Ridgefield School District bond currently fails for fifth time


The $62.5 million bond would fund a new elementary school and the expansion of Ridgefield High School.

RIDGEFIELD, Wash. — For the fifth time in three years, residents of the Ridgefield School District are voting on a bond.

If approved, the bond would fund a new 75,000 square foot elementary school to alleviate some of the district’s overcrowding. It would also fund an 18,000 square foot expansion at Ridgefield High School.

On Monday, the bond appeared to fall short of the mark needed to pass. Sixty percent of the votes must be in favour, and the tally Monday night was just over 59%.

District spokesman Joe Vajgrt said if the bond does not pass, adjustments will have to be made.

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“Union Ridge should have 900 students and South Ridge should have about 625,” Vajgart said. “One of the first things would be to balance enrollment at these schools, which means adjusting enrollment limits.”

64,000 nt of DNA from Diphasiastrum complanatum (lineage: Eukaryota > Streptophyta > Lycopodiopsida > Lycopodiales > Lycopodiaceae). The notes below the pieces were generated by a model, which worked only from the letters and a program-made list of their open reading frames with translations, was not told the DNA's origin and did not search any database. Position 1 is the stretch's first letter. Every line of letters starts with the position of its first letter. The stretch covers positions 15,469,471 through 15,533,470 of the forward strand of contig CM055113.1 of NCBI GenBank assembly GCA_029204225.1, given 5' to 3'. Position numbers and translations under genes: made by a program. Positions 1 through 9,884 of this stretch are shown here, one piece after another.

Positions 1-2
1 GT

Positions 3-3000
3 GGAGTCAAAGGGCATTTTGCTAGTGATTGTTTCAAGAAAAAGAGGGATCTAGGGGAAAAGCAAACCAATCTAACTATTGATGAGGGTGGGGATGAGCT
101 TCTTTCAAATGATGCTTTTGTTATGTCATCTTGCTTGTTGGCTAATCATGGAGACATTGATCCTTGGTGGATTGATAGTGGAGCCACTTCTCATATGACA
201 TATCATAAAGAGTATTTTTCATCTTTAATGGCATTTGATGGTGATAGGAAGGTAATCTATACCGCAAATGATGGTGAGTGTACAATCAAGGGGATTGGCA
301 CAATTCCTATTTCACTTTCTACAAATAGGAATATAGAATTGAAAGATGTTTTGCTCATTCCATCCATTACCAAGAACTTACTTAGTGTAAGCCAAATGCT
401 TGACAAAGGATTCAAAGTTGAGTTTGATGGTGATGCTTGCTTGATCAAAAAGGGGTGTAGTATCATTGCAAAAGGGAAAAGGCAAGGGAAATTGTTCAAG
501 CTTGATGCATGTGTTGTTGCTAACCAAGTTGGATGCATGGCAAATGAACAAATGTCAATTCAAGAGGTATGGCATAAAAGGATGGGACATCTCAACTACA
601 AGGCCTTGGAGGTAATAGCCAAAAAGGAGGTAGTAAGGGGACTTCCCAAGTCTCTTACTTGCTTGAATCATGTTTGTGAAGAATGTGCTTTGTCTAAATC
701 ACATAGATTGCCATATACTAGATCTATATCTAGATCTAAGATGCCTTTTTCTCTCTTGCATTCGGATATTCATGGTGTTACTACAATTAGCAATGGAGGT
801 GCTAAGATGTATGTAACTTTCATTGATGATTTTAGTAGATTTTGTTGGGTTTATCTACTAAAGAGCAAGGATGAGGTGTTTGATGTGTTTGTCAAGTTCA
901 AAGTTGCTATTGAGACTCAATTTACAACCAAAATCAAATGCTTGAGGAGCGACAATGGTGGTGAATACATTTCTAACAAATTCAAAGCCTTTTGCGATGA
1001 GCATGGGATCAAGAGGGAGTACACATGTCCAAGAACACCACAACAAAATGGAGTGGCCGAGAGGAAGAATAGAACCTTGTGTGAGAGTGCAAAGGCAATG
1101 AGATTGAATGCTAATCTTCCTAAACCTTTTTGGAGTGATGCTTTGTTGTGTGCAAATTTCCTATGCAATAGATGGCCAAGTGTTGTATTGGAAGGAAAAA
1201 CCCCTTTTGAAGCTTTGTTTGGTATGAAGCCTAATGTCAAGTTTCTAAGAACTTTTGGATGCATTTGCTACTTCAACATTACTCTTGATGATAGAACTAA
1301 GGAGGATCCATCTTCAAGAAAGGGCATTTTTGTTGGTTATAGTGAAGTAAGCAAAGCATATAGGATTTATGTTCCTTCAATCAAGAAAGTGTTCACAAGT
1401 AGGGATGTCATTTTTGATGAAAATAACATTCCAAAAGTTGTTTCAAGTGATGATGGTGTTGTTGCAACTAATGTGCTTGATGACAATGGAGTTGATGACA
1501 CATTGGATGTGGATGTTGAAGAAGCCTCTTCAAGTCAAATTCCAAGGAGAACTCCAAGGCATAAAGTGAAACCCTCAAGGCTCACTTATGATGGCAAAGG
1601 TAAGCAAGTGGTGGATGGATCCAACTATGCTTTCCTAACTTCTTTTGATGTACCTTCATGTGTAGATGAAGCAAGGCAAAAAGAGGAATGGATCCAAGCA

The district could also consider long-term options like an am-pm or year-round setup for elementary students, he said, though that won’t happen in the current school year.

The new schools are needed because Ridgefield’s population doubled from 2010 to 2020, according to the district.

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“The problem we’re having now is that we just don’t have any more class space,” Vajgart said. “We have nowhere to put these extra students, we don’t have extra classrooms.”

The district estimates that bail would cost each household about $140 a year.

The district expects additional votes to be tallied by Tuesday evening. Elsewhere in Clark County, a separate tax for the Evergreen School District appeared set to pass Monday night. It includes funding that helps students prepare for future jobs.


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